Lots of comedians I follow on Twitter haven’t joked in months, and it’s not because they don’t funny ideas. It’s because of articles like this.
We thought we’d made progress these last eight years. Things weren’t perfect; we knew they never would be, but they were improving – at a rate faster than I’d seen in my 28 years. It felt like the Industrial Revolution for social progress. Now, we’re faced with a White House administration intent on rolling back the odometer on the old equality van. So, what does that mean for comedy? It will go on, undoubtedly. It has to. People will start to joke on Twitter again, and those jokes will help about 65,844,944 of us cope. But. Many of those jokes will feel different than they did this time last year. Hell, check your feed right now. You’ll see what I mean.
If not literally about Donald Trump or Steve Bannon, many of the most favorited and re-tweeted posts likely have to do with some element of our national regression, the degree to which we’re caught in a maelstrom of uncertainty and fear, the sense that inequality among Americans is being bolstered, not ameliorated.
Recently, several friends have longed for the days of yore. They’re annoyed that all comedians talk about is “this shit.” They want someone to change the subject. I hear them, but I don’t support them.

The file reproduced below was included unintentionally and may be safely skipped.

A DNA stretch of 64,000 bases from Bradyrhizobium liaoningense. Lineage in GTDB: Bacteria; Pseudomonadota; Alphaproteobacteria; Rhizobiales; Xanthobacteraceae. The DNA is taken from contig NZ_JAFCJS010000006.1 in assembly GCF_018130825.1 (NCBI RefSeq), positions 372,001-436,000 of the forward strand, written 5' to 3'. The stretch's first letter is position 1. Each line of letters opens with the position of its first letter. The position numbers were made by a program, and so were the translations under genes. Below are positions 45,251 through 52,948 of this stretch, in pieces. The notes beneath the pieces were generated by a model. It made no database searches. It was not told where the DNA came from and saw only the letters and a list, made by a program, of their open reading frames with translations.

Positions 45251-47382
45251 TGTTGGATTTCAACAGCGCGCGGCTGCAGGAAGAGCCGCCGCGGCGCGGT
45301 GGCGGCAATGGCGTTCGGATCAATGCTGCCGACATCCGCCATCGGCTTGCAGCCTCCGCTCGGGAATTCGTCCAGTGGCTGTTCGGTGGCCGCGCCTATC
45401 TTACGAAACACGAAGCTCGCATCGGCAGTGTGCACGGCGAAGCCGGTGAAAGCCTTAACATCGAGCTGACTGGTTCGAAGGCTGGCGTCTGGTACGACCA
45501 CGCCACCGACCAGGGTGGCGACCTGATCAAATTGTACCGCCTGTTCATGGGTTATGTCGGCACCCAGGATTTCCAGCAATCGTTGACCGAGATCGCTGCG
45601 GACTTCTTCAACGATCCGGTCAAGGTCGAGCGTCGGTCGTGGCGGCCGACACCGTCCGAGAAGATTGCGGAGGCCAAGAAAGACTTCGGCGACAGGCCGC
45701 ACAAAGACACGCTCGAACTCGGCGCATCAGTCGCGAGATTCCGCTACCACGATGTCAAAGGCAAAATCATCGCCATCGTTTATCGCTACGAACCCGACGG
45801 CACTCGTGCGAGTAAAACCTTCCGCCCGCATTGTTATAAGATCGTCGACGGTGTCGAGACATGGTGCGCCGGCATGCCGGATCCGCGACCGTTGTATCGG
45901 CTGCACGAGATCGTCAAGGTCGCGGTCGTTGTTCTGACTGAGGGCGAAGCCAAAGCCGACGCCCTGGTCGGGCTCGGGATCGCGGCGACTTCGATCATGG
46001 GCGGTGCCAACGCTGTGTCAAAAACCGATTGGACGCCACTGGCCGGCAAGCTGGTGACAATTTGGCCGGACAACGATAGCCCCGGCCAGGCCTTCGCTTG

While tempting to ask our most skilled comedic voices to “take a day off,” to make us feel better, that’s probably the worst thing they could do right now. Instead, we should be thankful that so many intelligent people with such large followings are intent upon calling out a decaying State and society on its collective shit. Entertainment is a powerful tool, even when it stings.
Quiet Tiny Asian, directed by Ginny Lease and starring SJ Son isn’t the kind of series that’s going to make you piss your pants with laughter, but, in times like these, we should be concerned about more. For viewers who feel hopeless, like no one understands, it comedy like this assures them someone absolutely does. For viewers who are dubious of minorities’ plights, an internal dialogue may be started (“Oh, maybe I’m wrong”) and skeptics can become allies without first having to take the pride-swallowing (and, therefore, rare) step of admitting they just don’t get it.
Quiet Tiny Asian is the kind of Message Comedy I expect we’ll be seeing a lot more of these next four years (or, however long it takes for his tax returns to be released). It would do us all some good to champion it for the far-reaching effects it could have on helping a divided nation communicate and traverse an uncertain path. At least I hope.
Episode #1: “Something’s Off”
Episode #3: “Asianthing”
Episode #5: “Excuse Us”
Luke is an executive producer at CollegeHumor and a watcher of many web videos. Send him yours @LKellyClyne.